Disabilities know no borders; Arab and Jewish residents mix freely in the home, together with their Arab, Jewish and Christian carers. Natalie, a geophysicist from Azerbaijan, and Awataf from the village of Shibli work alongside Hai Long, an eighteen year-old German volunteer with parents from Taiwan. Together they patiently encourage their 'resourceful' charges to mold clay into gorgeous shapes, weave carpets and make rag dolls and elegant Shabbat candles fit to grace the most sophisticated tables.

Harel creates a wooden salad bowl in the carpentry workshop for an arts and crafts bazaar

"Every resident, no matter how developmentally challenged, finds his or her place here," says Jeanette Koll, head of Fundraising for Beit Uri, whose son Noam has lived at the home for almost thirty years. Noam was born with Cri du Chat syndrome – a rare genetic disorder resulting from a cracked 5th Chromosome. Affected children have very small heads and under-developed brains; their only verbal communication sounds like the cry of a cat. "Devorah took Noam in when we were quite desperate," recalls Koll, "and put him into the room next to hers until he acclimatized. She was a saint, and she saved our sanity."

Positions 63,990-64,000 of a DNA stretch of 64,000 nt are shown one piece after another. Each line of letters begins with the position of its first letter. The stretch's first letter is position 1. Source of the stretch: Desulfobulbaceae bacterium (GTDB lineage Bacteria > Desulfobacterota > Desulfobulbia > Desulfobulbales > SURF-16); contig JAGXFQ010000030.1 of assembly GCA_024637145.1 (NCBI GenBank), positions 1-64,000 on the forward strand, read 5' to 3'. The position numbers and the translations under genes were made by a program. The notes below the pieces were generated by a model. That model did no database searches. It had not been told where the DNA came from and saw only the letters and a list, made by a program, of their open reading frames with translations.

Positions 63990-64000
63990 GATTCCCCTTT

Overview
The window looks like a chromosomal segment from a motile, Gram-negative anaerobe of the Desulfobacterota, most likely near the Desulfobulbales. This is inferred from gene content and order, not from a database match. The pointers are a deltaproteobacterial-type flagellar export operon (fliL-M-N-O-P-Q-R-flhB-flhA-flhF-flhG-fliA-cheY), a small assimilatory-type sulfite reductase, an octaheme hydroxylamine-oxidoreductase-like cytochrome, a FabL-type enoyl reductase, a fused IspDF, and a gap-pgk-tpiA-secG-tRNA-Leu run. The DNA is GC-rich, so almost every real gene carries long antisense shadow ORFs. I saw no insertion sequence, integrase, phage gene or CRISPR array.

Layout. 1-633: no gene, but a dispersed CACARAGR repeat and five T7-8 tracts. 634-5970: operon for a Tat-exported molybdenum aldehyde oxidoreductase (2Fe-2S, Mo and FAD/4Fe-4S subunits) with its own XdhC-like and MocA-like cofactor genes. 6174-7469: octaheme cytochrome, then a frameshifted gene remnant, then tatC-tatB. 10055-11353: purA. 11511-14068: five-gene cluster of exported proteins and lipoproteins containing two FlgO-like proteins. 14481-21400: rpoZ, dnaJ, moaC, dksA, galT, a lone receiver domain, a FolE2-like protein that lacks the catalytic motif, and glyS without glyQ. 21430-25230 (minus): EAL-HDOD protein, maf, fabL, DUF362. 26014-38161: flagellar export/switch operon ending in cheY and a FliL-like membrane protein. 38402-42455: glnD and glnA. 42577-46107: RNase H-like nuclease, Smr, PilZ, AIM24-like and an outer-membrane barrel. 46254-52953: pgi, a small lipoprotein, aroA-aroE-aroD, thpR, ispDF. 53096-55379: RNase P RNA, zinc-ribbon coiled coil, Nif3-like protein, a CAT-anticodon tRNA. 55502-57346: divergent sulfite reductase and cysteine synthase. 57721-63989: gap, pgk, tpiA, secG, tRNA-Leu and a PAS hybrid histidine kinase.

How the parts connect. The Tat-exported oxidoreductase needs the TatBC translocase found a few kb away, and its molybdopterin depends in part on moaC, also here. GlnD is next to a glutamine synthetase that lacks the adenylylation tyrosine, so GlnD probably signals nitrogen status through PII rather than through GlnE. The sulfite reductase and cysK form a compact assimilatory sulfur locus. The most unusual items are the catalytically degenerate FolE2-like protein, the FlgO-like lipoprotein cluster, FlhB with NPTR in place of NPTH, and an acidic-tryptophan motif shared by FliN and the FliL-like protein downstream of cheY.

Beit Uri remains true to Devorah Schick's mantra of caring for each resident with dignity. One adult with frequent epileptic seizures, for example, constantly wears a helmet to save him from injuries, and has a full-time carer by his side. A new Assisted Living Facility, currently under construction, will soon provide magnificent accommodation and medical care for thirty-two residents with severe medical conditions. The next dream is to build a therapeutic pool, if funds can be found. Beit Uri is supported by the government and private donations; families pay on a means-tested scale until the resident turns eighteen. Adults live there free of charge.

Anyone can visit Beit Uri: workshops for educators are held on the premises, and private tours can be arranged. A café boasting delicious delicacies baked on-site is open for meals and private functions. One of the workers is Raphael Wachsman, brother of the late Nachshon Wachsman, who at nineteen was kidnapped and killed by Hamas terrorists.

Spend a few minutes watching a blind, deaf man intertwining cane branches to make a perfect basket, and severely autistic adults happily humming melodies as they dance; it can change your life. It changed mine.

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Taking center stage. . . the entire Beit Uri population taking part in the annual summer performance


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Thursday, 25 July 2024